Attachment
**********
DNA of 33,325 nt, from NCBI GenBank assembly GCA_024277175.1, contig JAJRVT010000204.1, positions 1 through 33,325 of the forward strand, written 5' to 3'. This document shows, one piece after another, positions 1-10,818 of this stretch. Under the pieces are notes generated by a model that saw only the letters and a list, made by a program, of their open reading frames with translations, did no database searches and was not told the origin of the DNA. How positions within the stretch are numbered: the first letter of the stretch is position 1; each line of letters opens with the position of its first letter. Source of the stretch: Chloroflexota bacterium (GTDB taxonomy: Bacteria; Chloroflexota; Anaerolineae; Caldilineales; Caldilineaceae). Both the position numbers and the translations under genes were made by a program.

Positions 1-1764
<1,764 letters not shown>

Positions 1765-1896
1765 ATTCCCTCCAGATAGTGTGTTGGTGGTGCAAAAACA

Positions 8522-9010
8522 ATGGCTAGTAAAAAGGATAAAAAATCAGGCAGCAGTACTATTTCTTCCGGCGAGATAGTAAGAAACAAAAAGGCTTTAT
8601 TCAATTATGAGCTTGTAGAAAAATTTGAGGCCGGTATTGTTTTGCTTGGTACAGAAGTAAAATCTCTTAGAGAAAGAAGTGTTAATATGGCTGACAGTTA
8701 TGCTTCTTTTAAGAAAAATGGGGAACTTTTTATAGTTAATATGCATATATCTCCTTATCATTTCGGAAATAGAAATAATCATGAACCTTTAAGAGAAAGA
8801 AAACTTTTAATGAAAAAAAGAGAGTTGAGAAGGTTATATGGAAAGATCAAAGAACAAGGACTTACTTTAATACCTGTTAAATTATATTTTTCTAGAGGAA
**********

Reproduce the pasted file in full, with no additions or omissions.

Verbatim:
DNA of 33,325 nt, from NCBI GenBank assembly GCA_024277175.1, contig JAJRVT010000204.1, positions 1 through 33,325 of the forward strand, written 5' to 3'. This document shows, one piece after another, positions 1-10,818 of this stretch. Under the pieces are notes generated by a model that saw only the letters and a list, made by a program, of their open reading frames with translations, did no database searches and was not told the origin of the DNA. How positions within the stretch are numbered: the first letter of the stretch is position 1; each line of letters opens with the position of its first letter. Source of the stretch: Chloroflexota bacterium (GTDB taxonomy: Bacteria; Chloroflexota; Anaerolineae; Caldilineales; Caldilineaceae). Both the position numbers and the translations under genes were made by a program.

Positions 1-1764
<1,764 letters not shown>

Positions 1765-1896
1765 ATTCCCTCCAGATAGTGTGTTGGTGGTGCAAAAACA

Positions 8522-9010
8522 ATGGCTAGTAAAAAGGATAAAAAATCAGGCAGCAGTACTATTTCTTCCGGCGAGATAGTAAGAAACAAAAAGGCTTTAT
8601 TCAATTATGAGCTTGTAGAAAAATTTGAGGCCGGTATTGTTTTGCTTGGTACAGAAGTAAAATCTCTTAGAGAAAGAAGTGTTAATATGGCTGACAGTTA
8701 TGCTTCTTTTAAGAAAAATGGGGAACTTTTTATAGTTAATATGCATATATCTCCTTATCATTTCGGAAATAGAAATAATCATGAACCTTTAAGAGAAAGA
8801 AAACTTTTAATGAAAAAAAGAGAGTTGAGAAGGTTATATGGAAAGATCAAAGAACAAGGACTTACTTTAATACCTGTTAAATTATATTTTTCTAGAGGAA